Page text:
Judge Patricia Dangor
Judge Patricia Dangor

Bermudian Patricia Dangor may have retired as a senior judge on the English bench — but she’s not planning to take it easy.

Judge Dangor — who stood down as a Circuit Judge in the London area only days ago — is planning a second career as a facilitator in restorative justice.

Speaking from her home in London, she said: “Most definitely, I will miss my job — it’s extremely stressful and very hard work, but it’s never dull.

“There’s always something interesting and one continues to learn about the human condition and it can be fun as well.”

But she said she had just completed her training in restorative justice — where criminals, victims and others affected by a crime meet in a bid to create closure and make amends — and was looking forward to handling her first case soon.

Judge Dangor added: “In the criminal justice system, while we have victim support and statements, they don’t have the chance to speak to the people who have done them harm.

“The object of the exercise is to focus on what the offender has done. He or she says what they’ve done and the victim has a chance to say what happened to them and how it affected them and other people.”

She has also recently delivered a lecture to criminology students at London’s Kingston University on the jury system.

And Judge Dangor — who has sat in various roles in the Bermuda justice system, including stints as a Puisne Judge in Supreme Court — will continue to fill in on the bench in Bermuda.

She said: “It’s what I call my holiday job — when people have been on holiday, I have tried to help out.”

Judge Dangor stepped down from the bench two weeks ago when she reached the mandatory retirement age of 70.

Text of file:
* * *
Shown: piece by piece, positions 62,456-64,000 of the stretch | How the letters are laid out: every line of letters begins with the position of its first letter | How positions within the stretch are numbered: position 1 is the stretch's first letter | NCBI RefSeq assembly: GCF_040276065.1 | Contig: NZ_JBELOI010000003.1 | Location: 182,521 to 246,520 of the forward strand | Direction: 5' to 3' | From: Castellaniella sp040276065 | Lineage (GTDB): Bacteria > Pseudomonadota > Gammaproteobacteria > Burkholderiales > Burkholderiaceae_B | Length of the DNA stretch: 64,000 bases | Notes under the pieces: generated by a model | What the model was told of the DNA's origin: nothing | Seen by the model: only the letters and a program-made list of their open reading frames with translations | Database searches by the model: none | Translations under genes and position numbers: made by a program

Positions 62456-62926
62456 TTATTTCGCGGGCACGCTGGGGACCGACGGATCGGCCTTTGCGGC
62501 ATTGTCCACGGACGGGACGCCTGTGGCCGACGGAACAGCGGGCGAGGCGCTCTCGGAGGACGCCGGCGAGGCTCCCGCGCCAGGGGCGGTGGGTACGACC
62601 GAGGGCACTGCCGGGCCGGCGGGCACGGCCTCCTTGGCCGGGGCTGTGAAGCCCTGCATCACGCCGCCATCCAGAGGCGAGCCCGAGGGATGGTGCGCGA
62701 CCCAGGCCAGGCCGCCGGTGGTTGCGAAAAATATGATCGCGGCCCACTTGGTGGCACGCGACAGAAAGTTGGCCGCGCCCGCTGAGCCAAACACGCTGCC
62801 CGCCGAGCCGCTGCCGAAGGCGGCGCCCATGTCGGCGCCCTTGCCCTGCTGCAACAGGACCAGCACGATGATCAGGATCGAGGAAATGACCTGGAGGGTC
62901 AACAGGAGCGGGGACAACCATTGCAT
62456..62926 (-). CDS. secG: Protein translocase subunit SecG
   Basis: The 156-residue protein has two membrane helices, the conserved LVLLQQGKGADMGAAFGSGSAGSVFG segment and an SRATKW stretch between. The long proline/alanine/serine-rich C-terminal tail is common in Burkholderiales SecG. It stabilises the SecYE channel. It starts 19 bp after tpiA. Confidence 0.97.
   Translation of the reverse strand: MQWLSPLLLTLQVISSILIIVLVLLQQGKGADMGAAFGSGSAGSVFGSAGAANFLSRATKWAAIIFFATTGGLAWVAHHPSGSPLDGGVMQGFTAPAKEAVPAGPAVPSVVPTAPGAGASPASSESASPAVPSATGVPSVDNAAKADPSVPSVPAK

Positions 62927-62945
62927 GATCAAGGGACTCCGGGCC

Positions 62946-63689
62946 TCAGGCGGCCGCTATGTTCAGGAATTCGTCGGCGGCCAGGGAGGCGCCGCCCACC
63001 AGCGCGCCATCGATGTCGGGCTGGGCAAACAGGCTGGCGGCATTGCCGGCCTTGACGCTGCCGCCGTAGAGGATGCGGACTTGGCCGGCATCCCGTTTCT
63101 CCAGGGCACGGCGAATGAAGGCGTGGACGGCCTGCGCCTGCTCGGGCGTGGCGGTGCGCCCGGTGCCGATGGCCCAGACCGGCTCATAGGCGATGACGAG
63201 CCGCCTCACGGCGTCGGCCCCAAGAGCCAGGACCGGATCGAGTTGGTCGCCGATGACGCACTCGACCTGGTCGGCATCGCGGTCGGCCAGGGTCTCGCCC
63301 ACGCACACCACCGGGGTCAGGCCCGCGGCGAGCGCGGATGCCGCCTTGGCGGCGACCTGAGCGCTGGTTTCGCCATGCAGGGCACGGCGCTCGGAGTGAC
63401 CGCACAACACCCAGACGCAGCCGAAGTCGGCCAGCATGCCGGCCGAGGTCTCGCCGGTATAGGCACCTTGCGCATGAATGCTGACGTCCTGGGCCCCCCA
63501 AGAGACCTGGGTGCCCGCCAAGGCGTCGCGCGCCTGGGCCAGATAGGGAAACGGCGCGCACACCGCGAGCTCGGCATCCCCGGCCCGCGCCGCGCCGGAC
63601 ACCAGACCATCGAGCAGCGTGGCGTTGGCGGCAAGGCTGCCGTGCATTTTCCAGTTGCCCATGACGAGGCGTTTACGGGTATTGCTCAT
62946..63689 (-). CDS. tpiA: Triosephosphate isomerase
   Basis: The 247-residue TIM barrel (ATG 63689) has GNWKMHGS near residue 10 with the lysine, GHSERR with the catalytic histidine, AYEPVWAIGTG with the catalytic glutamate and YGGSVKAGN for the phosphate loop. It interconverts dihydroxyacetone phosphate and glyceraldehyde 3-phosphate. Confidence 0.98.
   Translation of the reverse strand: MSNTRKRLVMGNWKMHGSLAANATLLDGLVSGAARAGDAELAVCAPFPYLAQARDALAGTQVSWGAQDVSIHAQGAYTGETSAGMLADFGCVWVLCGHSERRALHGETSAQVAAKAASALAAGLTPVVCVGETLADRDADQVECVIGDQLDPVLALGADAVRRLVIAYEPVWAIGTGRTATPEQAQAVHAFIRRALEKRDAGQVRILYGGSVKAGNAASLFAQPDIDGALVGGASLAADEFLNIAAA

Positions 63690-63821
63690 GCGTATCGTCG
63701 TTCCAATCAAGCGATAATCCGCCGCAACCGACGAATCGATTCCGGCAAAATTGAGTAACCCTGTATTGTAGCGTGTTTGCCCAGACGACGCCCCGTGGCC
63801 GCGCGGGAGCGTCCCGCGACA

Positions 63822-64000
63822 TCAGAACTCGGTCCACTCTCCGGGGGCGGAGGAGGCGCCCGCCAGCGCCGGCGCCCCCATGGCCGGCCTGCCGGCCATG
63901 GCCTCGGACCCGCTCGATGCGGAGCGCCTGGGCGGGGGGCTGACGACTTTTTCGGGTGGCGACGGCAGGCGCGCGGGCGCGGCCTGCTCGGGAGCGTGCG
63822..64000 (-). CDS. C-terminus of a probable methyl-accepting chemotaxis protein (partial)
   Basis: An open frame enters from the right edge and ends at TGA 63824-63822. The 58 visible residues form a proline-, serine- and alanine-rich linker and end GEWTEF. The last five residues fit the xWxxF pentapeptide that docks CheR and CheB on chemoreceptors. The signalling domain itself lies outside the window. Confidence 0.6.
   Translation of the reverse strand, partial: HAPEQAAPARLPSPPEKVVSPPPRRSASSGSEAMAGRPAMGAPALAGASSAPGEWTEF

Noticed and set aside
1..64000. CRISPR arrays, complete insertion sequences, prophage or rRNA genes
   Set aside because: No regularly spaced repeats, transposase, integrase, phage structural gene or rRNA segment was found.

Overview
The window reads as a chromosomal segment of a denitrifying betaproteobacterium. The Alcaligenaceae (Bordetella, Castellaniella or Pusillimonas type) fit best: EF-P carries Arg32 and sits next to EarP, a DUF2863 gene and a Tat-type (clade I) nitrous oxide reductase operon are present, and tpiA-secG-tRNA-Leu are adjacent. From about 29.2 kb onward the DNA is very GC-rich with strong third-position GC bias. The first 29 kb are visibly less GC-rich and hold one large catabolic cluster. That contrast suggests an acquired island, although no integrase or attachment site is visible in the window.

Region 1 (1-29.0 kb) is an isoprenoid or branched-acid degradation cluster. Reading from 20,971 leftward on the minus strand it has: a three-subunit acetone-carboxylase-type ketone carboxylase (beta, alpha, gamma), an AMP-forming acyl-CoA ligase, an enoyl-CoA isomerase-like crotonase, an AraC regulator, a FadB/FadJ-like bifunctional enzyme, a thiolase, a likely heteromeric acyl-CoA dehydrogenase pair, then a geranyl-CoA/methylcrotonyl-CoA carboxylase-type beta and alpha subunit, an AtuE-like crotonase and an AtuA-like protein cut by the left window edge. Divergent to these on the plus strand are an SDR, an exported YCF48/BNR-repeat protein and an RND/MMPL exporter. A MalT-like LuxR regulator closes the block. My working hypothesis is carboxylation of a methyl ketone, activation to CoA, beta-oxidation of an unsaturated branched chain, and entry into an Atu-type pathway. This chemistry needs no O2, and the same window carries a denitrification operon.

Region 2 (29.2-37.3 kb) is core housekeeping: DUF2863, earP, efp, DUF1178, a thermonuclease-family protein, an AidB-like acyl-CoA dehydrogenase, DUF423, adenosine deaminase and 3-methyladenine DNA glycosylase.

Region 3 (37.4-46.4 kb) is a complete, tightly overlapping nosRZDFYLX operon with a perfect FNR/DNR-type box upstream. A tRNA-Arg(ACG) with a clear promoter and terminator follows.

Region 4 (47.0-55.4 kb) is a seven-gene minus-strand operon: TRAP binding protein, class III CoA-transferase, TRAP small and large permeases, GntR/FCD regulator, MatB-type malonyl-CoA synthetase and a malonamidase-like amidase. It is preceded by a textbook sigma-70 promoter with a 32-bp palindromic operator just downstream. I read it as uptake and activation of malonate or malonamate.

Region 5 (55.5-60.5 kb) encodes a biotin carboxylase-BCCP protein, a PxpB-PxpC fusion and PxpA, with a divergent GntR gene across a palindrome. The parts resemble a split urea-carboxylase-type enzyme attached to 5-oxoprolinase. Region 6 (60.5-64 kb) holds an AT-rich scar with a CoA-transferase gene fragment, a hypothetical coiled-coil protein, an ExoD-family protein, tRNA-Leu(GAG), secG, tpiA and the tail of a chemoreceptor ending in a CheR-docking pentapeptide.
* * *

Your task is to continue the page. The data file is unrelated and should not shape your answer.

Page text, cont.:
She was the first person of African-Caribbean heritage to be appointed a Circuit Judge, who generally sit in Crown and County Courts in England and Wales.

Judge Dangor, the mother of two grown-up daughters and grandmother of three, is married to South African-born Bucker Dangor, a physicist at the prestigious Imperial College in London, one of the world’s top ranked academic institutions.

Daughter Rokeay Willson has followed in her mother’s footsteps — she is also a member of the Bermuda Bar and practices as a solicitor in family law in England, while her other daughter, Diana Crosbie, has just graduated with a first class honours degree in psychology from Kingston University and is studying for an M Sc. in the subject.

Judge Dangor, who attended the Central School and Berkeley Insitute and finished her schooling in England, was called to the Bar of England and Wales and practiced in family and criminal law.

She was appointed an assistant recorder, a part-time judge, in 1991, becoming a full recorder in 1998 before being promoted a Circuit Judge in 1999.

She sat in criminal courts and family and civil law courts around the London area, moving to her last position at Harrow Crown Court in 2008.

Judge Dangor, the sister of Finance Minister Bob Richards and Bermuda College lecturer and author Angela Barry, is the daughter of Bermuda’s first black Premier, Sir Edward Richards.

She said that, although she has lived in England for much of her life, she still has strong links to Bermuda, owns a home here and is a member of the Bermuda Bar.

She added: “We are all very different in temperament, but we are a very close family.

“I am in Bermuda almost every year and I have sat on various Benches in Bermuda.”

Judge Dangor said: “Once you have children and grandchildren in a place other than your home, it’s more difficult to go back to your original home.

“I will come back to Bermuda as often as I can and I’d like to help the justice system in Bermuda as much as I can.” n